Finding the balance

This post is based on a session I gave at the sixth #WomenEd unconference on 2nd October 2020 – this one online, for the first time (but international – and amazing!) Hope you find it interesting and that it encourages you to reflect on the balance in your lives.

“It seems to me, reflecting on my life and my career, that, in so many ways, BALANCE is key. Finding a manageable, sustainable balance can be challenging, in so many different aspects of our lives. I’m not just thinking about managing workload and dividing your time between the personal and the professional. I’m thinking about balance in our relationships, in our focus and priorities – which can change at different times in our lives – and in our mental and physical health. If things are out of balance, it can be destabilising and stressful, but recalibrating and finding balance I know isn’t easy.

Even recognising that things are out of kilter and need addressing can be hard. Just to give you an example: in my leadership development work with leaders at all levels, including with teachers who are leading learning within the classroom, I often talk about how we all need support AND constructive challenge. Children certainly need it in their learning.

Without the right degree of support, we can feel stressed, overwhelmed, anxious, frustrated, and angry. It can lead to us giving up. But without come constructive challenge in our jobs, and for children in the classroom, we can feel undervalued, demotivated, bored, ineffective and angry – do they not think I’m capable of more than this? – and, again, we may give up.

When teachers are struggling with individual pupils, or when leaders don’t have the most positive and productive relationship with a specific colleague, I’d always ask them to consider whether they are striking the right balance of support and challenge with this person or this group. If not, how do you need to adjust your relationship?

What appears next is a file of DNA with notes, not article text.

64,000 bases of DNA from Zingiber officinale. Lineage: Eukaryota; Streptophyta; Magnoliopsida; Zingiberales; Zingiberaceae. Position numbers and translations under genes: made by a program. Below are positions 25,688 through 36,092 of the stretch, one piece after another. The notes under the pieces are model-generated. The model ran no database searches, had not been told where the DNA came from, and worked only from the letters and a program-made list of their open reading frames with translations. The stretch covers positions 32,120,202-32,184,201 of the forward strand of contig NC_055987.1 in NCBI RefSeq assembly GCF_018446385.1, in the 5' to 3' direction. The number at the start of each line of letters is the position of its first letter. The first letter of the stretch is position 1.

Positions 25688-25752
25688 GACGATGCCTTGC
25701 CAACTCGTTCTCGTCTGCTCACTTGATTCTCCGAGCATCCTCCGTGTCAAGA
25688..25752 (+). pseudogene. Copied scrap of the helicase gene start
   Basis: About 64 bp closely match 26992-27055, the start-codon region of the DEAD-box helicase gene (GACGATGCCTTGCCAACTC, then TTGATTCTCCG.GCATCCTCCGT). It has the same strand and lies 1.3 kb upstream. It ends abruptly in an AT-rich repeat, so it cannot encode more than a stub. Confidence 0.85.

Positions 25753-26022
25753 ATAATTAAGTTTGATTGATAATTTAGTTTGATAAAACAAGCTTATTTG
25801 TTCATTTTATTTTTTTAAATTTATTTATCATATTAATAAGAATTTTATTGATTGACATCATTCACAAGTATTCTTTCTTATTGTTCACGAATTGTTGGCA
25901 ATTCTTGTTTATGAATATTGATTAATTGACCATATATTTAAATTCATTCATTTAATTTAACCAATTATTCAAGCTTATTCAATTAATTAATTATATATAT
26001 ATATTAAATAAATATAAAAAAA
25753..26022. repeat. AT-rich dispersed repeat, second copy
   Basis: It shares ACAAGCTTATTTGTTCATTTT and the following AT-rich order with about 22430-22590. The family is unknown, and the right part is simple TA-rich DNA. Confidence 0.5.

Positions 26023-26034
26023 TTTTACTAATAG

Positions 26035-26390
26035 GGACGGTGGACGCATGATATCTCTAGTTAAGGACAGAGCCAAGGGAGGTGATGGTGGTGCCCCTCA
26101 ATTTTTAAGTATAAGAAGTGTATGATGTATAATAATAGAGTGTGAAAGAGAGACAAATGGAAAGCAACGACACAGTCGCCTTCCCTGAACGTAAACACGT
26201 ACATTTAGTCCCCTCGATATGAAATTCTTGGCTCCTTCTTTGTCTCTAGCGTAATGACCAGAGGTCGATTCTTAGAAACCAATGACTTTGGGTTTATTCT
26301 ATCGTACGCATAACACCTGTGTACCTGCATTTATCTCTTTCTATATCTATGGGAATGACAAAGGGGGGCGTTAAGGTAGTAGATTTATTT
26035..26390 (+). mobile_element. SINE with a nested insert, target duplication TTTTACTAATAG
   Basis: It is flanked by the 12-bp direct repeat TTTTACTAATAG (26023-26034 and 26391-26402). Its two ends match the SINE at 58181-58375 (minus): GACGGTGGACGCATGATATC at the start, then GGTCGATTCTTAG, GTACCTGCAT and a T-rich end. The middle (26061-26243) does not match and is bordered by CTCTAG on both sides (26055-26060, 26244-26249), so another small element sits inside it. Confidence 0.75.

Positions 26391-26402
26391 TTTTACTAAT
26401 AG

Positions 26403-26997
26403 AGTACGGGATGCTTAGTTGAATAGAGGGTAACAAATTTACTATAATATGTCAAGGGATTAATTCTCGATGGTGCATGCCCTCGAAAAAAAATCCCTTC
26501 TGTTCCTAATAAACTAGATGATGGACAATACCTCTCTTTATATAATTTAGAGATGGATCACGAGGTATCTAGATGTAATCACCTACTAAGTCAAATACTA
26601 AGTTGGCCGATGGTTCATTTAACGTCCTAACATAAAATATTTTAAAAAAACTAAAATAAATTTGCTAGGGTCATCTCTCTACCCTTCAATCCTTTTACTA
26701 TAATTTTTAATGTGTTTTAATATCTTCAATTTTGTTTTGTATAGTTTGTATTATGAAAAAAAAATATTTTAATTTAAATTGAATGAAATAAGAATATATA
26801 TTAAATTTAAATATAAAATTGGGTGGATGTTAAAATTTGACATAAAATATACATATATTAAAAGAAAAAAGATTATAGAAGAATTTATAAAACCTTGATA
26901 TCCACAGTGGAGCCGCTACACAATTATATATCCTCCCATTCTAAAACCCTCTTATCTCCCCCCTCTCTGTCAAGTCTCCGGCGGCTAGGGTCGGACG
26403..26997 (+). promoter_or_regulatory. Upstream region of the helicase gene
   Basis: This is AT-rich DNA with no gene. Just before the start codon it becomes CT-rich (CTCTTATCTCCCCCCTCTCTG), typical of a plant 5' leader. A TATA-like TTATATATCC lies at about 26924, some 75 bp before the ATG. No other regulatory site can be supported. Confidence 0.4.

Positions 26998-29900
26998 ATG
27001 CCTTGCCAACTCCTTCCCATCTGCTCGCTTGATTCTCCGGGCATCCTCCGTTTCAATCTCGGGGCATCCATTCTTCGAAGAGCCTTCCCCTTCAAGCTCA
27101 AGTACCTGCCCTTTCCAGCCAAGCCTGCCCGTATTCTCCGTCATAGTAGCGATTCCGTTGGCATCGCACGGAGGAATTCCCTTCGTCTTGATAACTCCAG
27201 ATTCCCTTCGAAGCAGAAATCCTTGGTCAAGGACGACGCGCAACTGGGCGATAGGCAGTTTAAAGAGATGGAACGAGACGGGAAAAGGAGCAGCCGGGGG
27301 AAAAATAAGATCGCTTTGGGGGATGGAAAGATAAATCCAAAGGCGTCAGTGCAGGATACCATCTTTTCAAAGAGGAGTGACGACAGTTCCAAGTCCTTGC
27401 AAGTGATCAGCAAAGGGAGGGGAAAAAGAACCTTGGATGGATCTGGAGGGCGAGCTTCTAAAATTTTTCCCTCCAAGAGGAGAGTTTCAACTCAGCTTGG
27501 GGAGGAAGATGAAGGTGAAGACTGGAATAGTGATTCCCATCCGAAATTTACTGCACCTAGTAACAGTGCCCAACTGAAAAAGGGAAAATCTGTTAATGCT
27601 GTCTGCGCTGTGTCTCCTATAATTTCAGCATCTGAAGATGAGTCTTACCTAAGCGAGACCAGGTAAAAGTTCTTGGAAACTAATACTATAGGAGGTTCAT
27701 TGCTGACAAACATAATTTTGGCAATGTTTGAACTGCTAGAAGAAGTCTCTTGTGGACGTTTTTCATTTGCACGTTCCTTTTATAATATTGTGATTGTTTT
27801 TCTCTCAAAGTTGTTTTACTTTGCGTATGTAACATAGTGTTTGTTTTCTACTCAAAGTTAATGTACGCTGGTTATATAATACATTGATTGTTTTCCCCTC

And are YOU getting the right balance from those who lead you? It may be your Middle Leaders, your Senior Leaders, your head, your Trust, your Chair of Governors. And if not – if there’s too little support, or too little challenge – you need to have a conversation. I’d suggest it’s behind closed doors and it needs to be calm, polite, respectful, constructive – but assertive. Explain what you feel is out of kilter and what you need from them.

There was a recent exchange on Twitter, started by Mal Krishnasamy who tweeted this:

This led to a Twitter discussion where several educators said how their governors had supported them, but in some cases the encouragement and the checking-in on how things are going, and how leaders and teachers are feeling and coping, hasn’t been happening. I suggested that if this is true for you, there has to be a conversation. If you talk about what you’re unhappy with, but you don’t talk to the person or people who can bring about change, then the danger is that things get no better. I don’t underestimate how tough those conversations can be, but they are crucial.

So finding the balance is key to our success and to positive well-being and a sense of purposefulness.

Just stop for a moment and ask yourself a few questions. If it helps to clarify your thinking, jot down your responses.

  1. Where are you currently getting the balance right in your life? It may be at home, at work, or outside home and work, but recognise where the balance is working and give yourself credit for the part you have played in that.
  2. Where could the balance be better, helping you to feel more effective and more at peace with yourself and your life?
  3. What exactly could you do about that? How could you use your agency?

In terms of your career, as we know, you may want different things at different stages, depending on your priorities, your circumstances, your context. That’s fine, and understandable. Though I would just advise that you ‘never say never’. I used to say “I don’t want to be a head,” until the time when I really did, and I loved it – the best job of the seven jobs I had across 30 years. Be aware of how your feelings may change: ‘I used to want that. Now I want this. In the future I may be ready for something else entirely.’

I want to encourage you tonight to think more broadly – to look at your professional life as a very wide canvas. Think about the idea of flexible working across your entire career. It reminds me of when we realised that focussing on ‘the lesson’ probably wasn’t the most useful way of thinking about planning, or progress. We began to realise that considering whole sequences of lessons was likely to take us further. The individual lesson was the wrong unit.